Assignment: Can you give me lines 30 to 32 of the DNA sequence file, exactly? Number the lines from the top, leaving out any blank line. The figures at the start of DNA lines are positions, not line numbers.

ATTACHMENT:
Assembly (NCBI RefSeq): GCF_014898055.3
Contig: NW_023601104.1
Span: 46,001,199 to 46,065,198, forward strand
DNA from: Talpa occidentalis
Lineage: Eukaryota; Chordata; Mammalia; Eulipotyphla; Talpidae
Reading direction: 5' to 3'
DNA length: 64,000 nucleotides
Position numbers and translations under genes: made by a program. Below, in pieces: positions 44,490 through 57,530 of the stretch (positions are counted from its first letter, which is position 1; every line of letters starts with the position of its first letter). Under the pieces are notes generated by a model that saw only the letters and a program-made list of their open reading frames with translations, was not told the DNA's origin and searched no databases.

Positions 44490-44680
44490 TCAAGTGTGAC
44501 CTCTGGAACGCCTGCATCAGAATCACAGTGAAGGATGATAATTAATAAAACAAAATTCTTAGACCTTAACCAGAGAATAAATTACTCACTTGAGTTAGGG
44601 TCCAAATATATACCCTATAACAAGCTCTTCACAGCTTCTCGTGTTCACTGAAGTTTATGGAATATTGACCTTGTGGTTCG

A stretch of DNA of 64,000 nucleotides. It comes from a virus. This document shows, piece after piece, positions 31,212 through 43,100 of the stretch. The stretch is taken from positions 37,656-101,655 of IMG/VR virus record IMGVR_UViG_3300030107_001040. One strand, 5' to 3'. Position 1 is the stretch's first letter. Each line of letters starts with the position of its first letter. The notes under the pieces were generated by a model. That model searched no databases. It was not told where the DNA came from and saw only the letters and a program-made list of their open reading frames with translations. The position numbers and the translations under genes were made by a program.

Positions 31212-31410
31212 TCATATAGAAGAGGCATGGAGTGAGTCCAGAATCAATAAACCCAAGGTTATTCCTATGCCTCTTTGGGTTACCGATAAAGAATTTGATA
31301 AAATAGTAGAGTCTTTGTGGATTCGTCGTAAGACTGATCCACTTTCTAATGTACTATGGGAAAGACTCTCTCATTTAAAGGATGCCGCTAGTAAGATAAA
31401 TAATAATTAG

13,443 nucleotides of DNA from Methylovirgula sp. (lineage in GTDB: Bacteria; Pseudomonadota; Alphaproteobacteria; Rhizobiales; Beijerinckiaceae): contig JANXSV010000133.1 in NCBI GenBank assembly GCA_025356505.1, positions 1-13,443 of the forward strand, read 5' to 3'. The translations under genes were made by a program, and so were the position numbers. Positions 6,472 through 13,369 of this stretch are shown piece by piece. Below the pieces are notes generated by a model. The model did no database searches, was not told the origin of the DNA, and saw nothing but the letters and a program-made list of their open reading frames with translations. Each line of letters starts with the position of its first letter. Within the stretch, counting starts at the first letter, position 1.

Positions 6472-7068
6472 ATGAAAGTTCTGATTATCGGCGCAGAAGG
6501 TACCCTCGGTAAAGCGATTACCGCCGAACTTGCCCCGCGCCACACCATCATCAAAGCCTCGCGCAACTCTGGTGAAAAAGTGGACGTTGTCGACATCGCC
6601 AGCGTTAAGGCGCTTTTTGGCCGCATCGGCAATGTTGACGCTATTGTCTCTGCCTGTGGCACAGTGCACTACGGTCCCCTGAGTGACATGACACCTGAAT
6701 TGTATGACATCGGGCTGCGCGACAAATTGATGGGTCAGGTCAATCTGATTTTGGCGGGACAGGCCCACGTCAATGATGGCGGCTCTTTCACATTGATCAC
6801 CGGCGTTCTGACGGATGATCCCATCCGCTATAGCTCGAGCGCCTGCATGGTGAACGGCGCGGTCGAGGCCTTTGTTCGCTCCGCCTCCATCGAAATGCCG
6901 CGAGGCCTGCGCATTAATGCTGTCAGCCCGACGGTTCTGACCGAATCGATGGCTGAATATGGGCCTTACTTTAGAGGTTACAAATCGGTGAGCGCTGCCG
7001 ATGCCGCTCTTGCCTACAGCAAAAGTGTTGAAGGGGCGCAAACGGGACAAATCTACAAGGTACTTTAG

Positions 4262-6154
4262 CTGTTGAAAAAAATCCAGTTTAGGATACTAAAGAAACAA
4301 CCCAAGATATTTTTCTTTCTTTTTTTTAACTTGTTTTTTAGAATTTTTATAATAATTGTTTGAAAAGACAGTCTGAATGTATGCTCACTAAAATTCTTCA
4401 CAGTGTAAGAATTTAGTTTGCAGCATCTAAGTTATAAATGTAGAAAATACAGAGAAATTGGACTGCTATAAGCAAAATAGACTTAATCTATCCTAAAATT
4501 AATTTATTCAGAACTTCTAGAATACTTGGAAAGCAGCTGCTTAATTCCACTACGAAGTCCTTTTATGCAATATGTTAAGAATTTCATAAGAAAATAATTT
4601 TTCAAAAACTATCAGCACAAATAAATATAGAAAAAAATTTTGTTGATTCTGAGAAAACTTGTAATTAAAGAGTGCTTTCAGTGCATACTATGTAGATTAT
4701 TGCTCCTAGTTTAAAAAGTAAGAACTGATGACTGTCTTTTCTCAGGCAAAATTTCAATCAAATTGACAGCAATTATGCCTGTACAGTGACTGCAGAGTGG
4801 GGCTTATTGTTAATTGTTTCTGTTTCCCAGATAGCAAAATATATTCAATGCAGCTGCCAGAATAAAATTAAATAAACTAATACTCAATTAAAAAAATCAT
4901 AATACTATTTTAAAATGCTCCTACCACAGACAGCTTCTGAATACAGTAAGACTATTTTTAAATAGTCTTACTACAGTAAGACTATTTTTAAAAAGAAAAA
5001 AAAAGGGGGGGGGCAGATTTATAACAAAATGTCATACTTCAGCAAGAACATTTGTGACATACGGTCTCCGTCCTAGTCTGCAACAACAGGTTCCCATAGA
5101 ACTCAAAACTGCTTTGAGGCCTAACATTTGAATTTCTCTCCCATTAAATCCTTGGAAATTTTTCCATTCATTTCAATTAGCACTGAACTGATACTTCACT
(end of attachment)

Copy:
4401 CAGTGTAAGAATTTAGTTTGCAGCATCTAAGTTATAAATGTAGAAAATACAGAGAAATTGGACTGCTATAAGCAAAATAGACTTAATCTATCCTAAAATT
4501 AATTTATTCAGAACTTCTAGAATACTTGGAAAGCAGCTGCTTAATTCCACTACGAAGTCCTTTTATGCAATATGTTAAGAATTTCATAAGAAAATAATTT
4601 TTCAAAAACTATCAGCACAAATAAATATAGAAAAAAATTTTGTTGATTCTGAGAAAACTTGTAATTAAAGAGTGCTTTCAGTGCATACTATGTAGATTAT